# Scientific Computing with Python Projects - Probability Calculator

### Tell us what’s happening:

I was wondering if someone could help me. I have passed the first 2 of the 3 tests for this project and am now trying to solve the experiment function part. I wish to create a variable named check_hat which is a function of hat.contents but leaves hat.contents unchanged when I’ve done what I need to do to check_hat
I’ve ran the code and printed both check_hat and hat.contents and whilst check_hat is exactly what I want it to be, hat.contents changes to be the exact same as check_hat
I’ve included my entire code and would appreciate any help.

``````import random

class Hat():
def __init__(self, **colours):
self.total = 0
vals = []
self.contents = []
index = 0
for value in colours.values():
vals.append(value)
self.total += value
for colour in colours:
count = 0
index += 1
while count < vals[index - 1]:
self.contents.append(colour)
count += 1
print(self.contents)
def draw(self, no):
count1 = 0
if no > self.total:
return self.contents
else:
while count1 < no:
self.contents.pop(random.randrange(len(self.contents)))
count1 += 1
return self.contents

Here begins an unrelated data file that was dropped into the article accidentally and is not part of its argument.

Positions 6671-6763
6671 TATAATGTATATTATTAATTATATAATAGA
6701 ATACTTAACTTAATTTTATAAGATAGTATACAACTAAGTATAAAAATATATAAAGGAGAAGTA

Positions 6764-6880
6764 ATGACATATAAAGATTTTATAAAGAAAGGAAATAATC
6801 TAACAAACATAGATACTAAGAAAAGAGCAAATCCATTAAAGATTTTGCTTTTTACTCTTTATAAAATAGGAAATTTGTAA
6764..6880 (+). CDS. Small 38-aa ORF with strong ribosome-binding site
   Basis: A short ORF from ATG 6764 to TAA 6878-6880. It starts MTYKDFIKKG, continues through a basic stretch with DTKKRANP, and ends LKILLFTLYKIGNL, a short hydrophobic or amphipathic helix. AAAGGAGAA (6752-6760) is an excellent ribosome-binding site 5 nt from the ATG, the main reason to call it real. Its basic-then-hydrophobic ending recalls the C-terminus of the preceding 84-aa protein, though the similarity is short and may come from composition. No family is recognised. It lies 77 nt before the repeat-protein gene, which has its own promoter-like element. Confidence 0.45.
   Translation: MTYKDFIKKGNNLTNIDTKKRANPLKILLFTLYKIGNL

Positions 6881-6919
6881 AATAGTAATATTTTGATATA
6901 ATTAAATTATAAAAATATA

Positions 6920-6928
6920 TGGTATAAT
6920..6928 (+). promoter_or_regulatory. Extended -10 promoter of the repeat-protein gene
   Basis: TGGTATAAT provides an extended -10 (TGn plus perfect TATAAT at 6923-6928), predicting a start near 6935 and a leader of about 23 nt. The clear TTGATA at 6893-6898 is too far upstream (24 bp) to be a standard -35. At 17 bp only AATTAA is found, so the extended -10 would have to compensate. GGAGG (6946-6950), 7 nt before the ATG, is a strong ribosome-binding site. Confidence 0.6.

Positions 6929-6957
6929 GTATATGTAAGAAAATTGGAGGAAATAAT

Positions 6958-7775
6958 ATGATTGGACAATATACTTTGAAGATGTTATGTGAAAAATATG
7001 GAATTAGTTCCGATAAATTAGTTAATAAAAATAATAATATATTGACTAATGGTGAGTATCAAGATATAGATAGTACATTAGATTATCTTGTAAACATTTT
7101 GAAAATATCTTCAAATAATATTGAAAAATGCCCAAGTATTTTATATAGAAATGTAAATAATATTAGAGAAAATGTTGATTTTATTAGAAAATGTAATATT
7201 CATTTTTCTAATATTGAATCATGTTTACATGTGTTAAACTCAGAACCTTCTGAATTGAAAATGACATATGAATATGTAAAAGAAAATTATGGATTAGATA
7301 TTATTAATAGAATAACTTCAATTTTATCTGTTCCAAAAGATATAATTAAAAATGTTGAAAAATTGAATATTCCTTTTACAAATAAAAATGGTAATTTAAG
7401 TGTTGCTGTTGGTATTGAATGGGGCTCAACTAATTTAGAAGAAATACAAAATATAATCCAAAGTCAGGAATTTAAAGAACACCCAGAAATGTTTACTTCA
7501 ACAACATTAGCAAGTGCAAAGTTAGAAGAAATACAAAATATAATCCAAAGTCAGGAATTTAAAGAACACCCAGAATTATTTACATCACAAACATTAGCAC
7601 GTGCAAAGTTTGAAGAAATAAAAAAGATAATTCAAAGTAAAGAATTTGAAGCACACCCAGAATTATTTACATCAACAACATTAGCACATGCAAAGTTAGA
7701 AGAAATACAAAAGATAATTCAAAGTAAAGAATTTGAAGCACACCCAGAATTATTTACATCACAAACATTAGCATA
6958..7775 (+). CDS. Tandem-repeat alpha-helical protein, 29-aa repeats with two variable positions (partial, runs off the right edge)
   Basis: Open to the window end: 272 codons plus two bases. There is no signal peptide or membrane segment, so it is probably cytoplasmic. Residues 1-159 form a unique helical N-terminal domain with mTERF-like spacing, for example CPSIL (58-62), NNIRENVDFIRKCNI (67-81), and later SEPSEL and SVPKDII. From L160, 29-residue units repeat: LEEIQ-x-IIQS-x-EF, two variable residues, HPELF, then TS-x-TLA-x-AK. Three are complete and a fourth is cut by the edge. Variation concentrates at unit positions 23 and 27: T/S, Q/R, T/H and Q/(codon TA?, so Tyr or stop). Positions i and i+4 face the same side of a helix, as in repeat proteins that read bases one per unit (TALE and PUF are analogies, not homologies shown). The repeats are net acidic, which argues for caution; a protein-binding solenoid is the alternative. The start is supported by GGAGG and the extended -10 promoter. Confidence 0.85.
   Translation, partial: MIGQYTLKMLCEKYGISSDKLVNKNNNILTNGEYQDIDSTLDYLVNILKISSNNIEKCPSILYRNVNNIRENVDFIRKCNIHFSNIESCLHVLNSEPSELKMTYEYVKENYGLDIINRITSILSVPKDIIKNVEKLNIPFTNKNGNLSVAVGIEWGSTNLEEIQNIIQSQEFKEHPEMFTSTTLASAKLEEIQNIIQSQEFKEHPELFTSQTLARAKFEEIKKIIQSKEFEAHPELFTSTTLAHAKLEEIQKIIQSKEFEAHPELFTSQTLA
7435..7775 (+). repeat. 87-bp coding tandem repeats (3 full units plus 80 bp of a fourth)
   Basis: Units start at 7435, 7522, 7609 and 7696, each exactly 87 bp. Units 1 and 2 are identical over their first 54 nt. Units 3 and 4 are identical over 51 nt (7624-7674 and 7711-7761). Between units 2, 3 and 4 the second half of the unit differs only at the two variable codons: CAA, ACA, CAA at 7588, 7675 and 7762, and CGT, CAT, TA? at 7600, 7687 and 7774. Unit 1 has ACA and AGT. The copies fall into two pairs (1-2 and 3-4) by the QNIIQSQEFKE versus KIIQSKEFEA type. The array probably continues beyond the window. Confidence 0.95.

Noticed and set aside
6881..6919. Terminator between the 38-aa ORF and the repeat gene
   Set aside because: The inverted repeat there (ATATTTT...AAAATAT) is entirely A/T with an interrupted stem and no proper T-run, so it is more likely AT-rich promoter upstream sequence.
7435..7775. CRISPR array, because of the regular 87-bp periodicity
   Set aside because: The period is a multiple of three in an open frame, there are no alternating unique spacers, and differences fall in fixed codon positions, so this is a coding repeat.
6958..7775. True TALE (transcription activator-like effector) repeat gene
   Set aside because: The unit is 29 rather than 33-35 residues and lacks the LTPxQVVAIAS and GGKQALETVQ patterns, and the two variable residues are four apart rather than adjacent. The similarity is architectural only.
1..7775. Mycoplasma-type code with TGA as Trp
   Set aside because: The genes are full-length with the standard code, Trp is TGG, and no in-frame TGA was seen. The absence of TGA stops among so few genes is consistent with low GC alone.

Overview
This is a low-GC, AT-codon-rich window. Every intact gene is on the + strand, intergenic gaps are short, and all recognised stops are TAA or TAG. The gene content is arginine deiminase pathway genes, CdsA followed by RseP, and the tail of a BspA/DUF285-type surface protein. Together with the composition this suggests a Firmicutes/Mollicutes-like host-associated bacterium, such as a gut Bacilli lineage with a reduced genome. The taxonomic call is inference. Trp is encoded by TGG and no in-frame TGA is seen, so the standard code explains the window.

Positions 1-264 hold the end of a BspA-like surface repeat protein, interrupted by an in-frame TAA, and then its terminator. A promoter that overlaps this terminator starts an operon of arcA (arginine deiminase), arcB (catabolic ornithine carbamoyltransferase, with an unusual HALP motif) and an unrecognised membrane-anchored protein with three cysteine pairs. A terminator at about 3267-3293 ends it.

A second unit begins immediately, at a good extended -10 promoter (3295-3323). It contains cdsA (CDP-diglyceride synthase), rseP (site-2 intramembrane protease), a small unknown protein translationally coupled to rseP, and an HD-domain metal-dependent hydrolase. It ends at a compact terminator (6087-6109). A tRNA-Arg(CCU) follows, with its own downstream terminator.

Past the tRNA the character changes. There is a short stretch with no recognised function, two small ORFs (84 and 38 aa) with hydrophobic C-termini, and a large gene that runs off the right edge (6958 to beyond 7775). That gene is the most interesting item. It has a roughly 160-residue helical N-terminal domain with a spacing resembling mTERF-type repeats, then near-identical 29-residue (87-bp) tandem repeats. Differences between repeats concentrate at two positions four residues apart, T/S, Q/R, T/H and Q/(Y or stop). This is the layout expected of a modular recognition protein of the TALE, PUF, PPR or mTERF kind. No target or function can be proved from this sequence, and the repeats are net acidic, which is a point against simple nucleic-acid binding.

def experiment(hat, expected_balls, num_balls_drawn, num_experiments):
check_hat = hat.contents
for key in expected_balls:
count2 = 0
while count2 < expected_balls[key]:
check_hat.remove(key)
count2 += 1
print(check_hat)
print(hat.contents)
hat = Hat(black=6, red=4, green=3)
probability = experiment(hat=hat,
expected_balls={"red":2,"green":1,'black':3},
num_balls_drawn=5,
num_experiments=2000)
``````

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### Challenge Information:

Scientific Computing with Python Projects - Probability Calculator

There are couple concepts meeting here.

This line doesn’t create new list, it just adds another variable which points to the same list. Therefore not only `check_hat == hat.contents`, but `check_hat is hat.contents`.

It’s actually the same not only for lists, for example:

``````num = 2
num2 = num

print(num is num2)  # True
``````

If `hat.contents` would be later set to another list, it might have work, for example:

``````check_hat = hat.contents
hat.contents = []
print(check_hat is hat.contents)  # False
``````

But that cannot be done in the experiment, as the `check_hat` will only be mutated. Mutability of the data type is affecting this greatly. There’s couple of ways to create truly new list, from other list:

``````l = [1, 2, 3]
l2 = list(l)
print(l is l2)  # False
print(l2)       # [1, 2, 3]
l3 = l[:]
print(l is l3)  # False
``````

However there can be more complicated cases, when list contains objects of data type that are mutable. For example list of lists, or list of dictionaries. While the approach above would create new list, the actual contents would still be pointing to the same objects. Doing that for such case would create a shallow copy. To have a deep copy would be required to make not shallow copies of the list contents as well. Python has helpful `copy` module, which has `deepcopy` function which will take care of creating deep copy of object. See copy — Shallow and deep copy operations — Python 3.12.2 documentation

Thank you for your help. An excellent explanation.